Mansfield was recovering from the lean years of the Civil War. The Mansfield Soldiers Orphan School under the guidance of Professor F. A. Allen was enlarging and Prof. Allen started what he called "A new departure in Education". Five divisions of study and the purchase of a large farm to give practical training to the boys in farming and housework and sewing to the girls. The Borough Fathers were busy planning new streets and were encouraged with the building of several homes. A Mart King furniture factory, construction of a new Methodist church as well as a new church built by the St. James Episcopal Church people in 1870.
Chronological History of Mansfield United Methodist Church
1792 – Williamson Road Built – Many came over the road but few stayed because of the dense wilderness.
1793 – 1800’s – Permanent settlers – Corey, Lamb, Asa Mann and Methodist preachers on horseback visited the area and held meetings.
1832 – One of the first evangelists was a man known as Kimbal. These curcut riders attracted people from a considerable distance.
1841 – Methodists began holding stated meetings at regular intervals.
1845 – On February 20, the Methodist group incorporated under the legal title "The First Society of the Methodist Episcopal Church in Mansfield". Church was held in a wagon shop at the S.E. corner of N. Main and Sherwood streets.
1849 – The Methodist Society erected a church building at the corner of N. Main and Elmira Streets. The Rev. Orrin Trowbridge the pastor wrote, "At Mansfield we gathered up some financial strength and more resolute purpose and built a church and paid for it". Cost $1600.00
1853 – Joseph S. Hoard presented the idea of a school for higher education at the Methodist Camp meeting held on the Seeley farm in Sullivan Township and also at the Quarterly conference. The enterprise was launched and a school built under the East Genesee Conference. Named the Mansfield Classical Seminary. Dr. Morris donated land.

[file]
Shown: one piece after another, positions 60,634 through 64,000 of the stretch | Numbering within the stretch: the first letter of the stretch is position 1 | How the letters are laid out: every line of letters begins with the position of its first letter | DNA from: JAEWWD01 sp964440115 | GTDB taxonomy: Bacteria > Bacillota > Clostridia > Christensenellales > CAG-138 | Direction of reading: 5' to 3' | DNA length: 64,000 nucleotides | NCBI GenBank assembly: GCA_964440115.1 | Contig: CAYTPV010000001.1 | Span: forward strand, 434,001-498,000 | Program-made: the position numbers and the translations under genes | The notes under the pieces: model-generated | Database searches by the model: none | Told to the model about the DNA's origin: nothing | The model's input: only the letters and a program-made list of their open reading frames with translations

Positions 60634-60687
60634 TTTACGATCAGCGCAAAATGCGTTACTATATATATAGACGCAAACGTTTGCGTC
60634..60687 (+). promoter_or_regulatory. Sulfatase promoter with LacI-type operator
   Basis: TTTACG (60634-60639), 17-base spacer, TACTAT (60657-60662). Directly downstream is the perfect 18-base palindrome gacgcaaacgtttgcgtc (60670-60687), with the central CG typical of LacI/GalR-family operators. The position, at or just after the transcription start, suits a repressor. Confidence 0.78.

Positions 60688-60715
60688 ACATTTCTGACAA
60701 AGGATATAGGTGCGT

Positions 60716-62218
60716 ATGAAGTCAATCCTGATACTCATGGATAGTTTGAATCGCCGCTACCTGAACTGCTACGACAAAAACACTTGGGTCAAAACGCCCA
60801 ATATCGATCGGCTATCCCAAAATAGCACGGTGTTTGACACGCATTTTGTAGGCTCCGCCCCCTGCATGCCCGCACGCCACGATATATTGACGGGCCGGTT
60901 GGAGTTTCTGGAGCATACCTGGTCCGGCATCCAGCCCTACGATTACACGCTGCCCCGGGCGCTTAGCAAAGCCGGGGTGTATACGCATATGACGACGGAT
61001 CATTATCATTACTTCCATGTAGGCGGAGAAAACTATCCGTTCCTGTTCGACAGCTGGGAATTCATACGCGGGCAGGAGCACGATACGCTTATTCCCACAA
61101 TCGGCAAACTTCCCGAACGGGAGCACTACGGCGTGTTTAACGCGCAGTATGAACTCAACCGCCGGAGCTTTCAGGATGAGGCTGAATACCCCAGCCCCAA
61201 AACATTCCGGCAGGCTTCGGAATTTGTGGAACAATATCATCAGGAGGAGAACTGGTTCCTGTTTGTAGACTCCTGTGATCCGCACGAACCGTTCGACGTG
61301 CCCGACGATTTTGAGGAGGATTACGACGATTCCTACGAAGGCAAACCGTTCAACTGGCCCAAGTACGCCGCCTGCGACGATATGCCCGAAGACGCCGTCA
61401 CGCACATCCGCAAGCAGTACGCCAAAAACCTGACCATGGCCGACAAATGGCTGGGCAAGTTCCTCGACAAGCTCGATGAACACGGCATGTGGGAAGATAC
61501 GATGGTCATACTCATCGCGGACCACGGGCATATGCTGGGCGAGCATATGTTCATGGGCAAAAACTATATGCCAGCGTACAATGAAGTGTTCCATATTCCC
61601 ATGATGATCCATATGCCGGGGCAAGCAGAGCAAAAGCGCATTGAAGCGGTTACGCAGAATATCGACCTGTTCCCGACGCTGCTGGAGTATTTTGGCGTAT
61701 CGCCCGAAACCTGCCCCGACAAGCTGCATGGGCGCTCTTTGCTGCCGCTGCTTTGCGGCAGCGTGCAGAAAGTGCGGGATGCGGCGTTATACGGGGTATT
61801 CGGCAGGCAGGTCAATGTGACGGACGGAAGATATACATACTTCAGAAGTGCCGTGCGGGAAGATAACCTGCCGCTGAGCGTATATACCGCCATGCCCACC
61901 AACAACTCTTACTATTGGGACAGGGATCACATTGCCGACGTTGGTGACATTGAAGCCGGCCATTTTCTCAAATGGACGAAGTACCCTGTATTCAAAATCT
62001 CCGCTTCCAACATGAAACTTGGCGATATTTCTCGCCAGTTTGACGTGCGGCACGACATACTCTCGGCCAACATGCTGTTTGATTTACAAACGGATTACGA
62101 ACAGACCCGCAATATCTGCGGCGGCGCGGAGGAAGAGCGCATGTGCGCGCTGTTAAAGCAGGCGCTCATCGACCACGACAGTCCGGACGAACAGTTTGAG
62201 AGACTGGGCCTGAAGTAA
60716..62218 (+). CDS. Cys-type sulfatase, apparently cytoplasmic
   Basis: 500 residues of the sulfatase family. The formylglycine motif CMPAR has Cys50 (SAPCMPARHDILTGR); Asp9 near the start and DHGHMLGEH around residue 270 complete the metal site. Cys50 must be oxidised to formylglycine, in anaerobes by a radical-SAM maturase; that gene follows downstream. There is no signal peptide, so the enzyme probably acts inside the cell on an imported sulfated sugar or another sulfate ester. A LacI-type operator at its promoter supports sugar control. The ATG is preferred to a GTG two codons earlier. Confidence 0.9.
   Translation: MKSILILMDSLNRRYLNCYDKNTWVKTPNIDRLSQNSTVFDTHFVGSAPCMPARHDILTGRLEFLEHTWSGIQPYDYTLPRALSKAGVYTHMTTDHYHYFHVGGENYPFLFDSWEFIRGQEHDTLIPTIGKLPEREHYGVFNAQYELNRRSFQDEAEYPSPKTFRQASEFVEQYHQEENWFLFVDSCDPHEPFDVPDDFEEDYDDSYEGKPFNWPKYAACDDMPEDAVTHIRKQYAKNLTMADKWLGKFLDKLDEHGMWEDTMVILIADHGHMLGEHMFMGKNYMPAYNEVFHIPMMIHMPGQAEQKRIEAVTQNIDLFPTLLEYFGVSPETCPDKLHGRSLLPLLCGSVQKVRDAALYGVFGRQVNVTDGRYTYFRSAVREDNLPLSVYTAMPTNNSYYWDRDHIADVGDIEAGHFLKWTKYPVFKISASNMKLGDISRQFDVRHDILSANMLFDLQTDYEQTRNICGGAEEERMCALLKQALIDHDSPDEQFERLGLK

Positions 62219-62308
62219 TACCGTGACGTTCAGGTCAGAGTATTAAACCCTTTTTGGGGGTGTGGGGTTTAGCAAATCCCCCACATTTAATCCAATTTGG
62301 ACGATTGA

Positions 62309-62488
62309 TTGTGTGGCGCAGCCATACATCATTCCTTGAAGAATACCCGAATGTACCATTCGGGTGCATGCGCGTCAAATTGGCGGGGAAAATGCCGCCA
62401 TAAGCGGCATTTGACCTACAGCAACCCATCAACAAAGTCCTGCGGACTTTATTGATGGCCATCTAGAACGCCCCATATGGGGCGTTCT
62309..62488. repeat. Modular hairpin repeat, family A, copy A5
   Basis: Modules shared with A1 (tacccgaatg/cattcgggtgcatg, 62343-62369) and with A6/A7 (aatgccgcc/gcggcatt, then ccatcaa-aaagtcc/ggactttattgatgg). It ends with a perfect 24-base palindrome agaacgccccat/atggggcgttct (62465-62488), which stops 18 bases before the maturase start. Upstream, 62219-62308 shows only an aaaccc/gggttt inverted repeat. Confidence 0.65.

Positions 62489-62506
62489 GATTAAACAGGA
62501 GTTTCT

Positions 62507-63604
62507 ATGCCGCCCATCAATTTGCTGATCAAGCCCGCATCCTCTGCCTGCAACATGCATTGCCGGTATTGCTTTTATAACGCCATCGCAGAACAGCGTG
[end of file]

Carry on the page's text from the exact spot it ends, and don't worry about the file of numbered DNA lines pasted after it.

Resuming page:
1857 – The Mansfield Classical Seminary opened for the school year but burned in April. Considerable money was raised and pledged by the Methodists and others in the area and the school rebuilt.
1862 – The Mansfield Classical Seminary became a part of the State Normal School System. Today it is the Mansfield University.
1871 – In April a new Methodist church at the corner of Academy and Wellsboro streets was built, cost $16,000.00. It was considered one of the finest church buildings in Tioga County. It was designed by S. E. Elliott.
1876 – Fire destroyed the home of Reverend S. C. Jones and most of the early church records were lost.
1894 – Memberships numbered 350 and in five years reached 563.
1895 – E. P. Clark home just north of the church on Academy street was purchased for a parsonage, $1500.00.
1912 – The Academy street vestibule was built. This made it more convenient to enter the ground floor and sanctuary from Academy street. The floor in the sanctuary was raised.
1920 – New oak floor and pews were placed in the sanctuary.
1927 – Beautiful high steeple was taken down. Some feared it was not safe.